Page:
2. Representation of Texts in Terms of Repetitions (1)
Let be the ISrepresentation of the melody where in the position is the triplet . The llong fragment of text will be called lgram. In a text of length N – 1 there are exactly (N – l) lgrams separated by a sliding frame of width l. The number of different lgrams will be denoted by (it is obvious that ). Let us call the set the frequency characteristics of the order of the text T, where is a pair < lgram (2) and F (frequency of its occurrence in the text) > . The elements are conveniently organised in descending order of F. The full frequency spectrum of the text T is defined as a set of frequency characteristics where is the length of maximum repetition in the text T.
Thus, the frequency characteristic of the order is just a set of all possible repetitions of the length l in the text, which is added to by uniquely occurring lgrams. The full frequency spectrum contains information on all the repetitions of the length 1, 2, …, in the text.
The full frequency spectrum can be calculated both for a single text and for a set of texts , where m is the number of texts. When we deal with a set of texts, the concatenation is formed as , where * is the separation sign between different texts and is calculated. All lgrams that have the separator are eliminated from . l–grams can be ordered by the number of texts in which these l–grams are presented. This is essential for the choice of the most informative features that characterize the given class of objects (texts).
In a problem of multiclass recognition, each class is represented by its individual learning set of texts. For simplicity, the number of classes is taken to be 2, and are the learning samples for classes 1 and 2, respectively, and and are the frequency characteristics of the order for each class. Let a set of l–grams common for and be denoted as . The l–grams presented exclusively in one sample are the most interesting for the purpose of classification. These l–grams can be interpreted as the settheoretic complements and to the intersection of two sets: and . This is schematically shown in figure I.

Figure I
Formally, and .
If the number of classes k > 2, is defined as a totality of l–grams common to at least a pair of samples from . Complements are denoted, respectively, , .
If the classes of texts under consideration are close enough, the complements may be weak (with a small number of l–grams). In this case, some l–grams with a "contrast" property taken from the intersection can be used for classification. The "contrast" property assumes that an lgram should have its maximum representation in one of samples (in different melodies) and its minimum representation in all the remaining samples. Algorithms for calculations of the frequency spectrum and intersections of two and more spectra and their complements are based on hashing procedures (Gusev, Kosarev & Titkova, 1975; Gusev & Titkova, 1994).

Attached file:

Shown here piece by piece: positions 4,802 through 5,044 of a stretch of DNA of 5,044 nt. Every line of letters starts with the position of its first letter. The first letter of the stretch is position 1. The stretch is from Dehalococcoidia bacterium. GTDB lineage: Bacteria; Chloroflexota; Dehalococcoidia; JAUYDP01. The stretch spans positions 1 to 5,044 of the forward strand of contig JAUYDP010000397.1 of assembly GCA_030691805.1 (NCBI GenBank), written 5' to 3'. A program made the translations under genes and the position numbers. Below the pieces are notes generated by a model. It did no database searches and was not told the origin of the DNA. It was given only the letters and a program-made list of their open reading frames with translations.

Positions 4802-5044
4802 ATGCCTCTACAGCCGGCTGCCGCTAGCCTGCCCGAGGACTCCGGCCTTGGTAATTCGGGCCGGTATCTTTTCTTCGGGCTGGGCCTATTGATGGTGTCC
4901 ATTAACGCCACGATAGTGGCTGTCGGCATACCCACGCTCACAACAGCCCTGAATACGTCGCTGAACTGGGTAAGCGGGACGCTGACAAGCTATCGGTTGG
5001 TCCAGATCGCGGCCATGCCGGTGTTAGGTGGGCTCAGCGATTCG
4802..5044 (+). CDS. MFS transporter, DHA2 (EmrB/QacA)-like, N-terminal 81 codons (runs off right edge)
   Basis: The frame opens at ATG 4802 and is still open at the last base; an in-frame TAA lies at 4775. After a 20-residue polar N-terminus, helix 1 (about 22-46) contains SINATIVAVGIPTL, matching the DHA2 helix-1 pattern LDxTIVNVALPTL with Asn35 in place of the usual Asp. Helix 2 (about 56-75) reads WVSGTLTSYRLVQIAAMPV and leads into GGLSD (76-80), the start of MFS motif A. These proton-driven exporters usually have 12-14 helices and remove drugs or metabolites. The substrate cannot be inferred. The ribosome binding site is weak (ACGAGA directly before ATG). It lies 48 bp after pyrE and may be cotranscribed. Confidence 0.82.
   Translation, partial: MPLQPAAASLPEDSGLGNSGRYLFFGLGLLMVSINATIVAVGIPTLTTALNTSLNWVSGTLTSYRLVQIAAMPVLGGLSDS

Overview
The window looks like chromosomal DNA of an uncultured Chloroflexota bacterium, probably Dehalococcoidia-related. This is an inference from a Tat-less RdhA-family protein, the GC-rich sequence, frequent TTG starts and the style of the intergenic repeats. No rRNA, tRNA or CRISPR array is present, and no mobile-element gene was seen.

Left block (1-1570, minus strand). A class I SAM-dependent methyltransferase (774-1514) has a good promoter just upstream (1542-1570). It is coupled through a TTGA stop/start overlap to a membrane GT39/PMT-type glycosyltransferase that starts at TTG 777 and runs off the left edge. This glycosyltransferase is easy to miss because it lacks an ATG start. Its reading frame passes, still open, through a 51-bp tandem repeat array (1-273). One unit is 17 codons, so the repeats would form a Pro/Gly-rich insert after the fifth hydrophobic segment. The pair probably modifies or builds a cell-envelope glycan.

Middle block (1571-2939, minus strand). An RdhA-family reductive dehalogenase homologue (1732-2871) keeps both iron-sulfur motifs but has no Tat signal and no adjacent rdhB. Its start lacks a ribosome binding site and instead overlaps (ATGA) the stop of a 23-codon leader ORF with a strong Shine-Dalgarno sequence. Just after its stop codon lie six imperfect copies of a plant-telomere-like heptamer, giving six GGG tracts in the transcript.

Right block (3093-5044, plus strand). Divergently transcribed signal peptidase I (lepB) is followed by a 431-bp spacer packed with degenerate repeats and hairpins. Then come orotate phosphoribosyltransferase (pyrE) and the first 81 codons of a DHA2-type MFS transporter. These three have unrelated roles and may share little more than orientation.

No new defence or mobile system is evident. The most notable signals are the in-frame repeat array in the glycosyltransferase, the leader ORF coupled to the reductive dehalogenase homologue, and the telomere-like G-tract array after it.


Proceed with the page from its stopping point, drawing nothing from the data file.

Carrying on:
3. Description of the Experiment
Samples of Russian (, 219 melodies), French (, 338 melodies), and American ( , 140 melodies) folk songs of different genres were analyzed. The total length of melodies in IS–representation for the first sample is =9197, for the second sample, =18641, and for the third, =7779 symbols (each symbol is a triplet corresponding to the IS–code).
In the course of the experiment full frequency spectra were obtained for the samples , their intersection , and complements . Based on the frequency spectra some integral numerical values characterizing each of three samples on the whole were obtained. Some examples are given below.
(1) The Recitativity factor shows the frequency of occurrence in sample of the BIS–codes with , which corresponds to the repetition of a same pitch (or ). Formally, for the sample with the total number of IS–codes , , where is the frequency of occurrence of the code in.
(2) The Mean (for all melodies from) length of the maximum (for each melody) recitative chain indicates the clusterability level of recitative elements inside the melody . Formally, , where is the length of maximum series of IS–codes with =0 in the melody and m is the number of melodies in .
(3). The coefficient of asymmetry of the pitch line indicates an averaged difference in steepness of the growing and drop of individual peaks forming the melodic contour. Averaging is done for all the peaks inside the melody and for all the melodies of the sample. Formally, , where is the mean value of the interval for ascending motion and is the mean value of the interval for the descending motion. They are calculated as follows:
,
where is the number of IS–codes of the sample with values and , respectively, and is the number of IS–codes with values and .
These and a number of other integral characteristics convey important information on the general differences amongst the samples. Local characteristics that enable judgements on the "national" belonging of certain melodies will be considered in Section 6.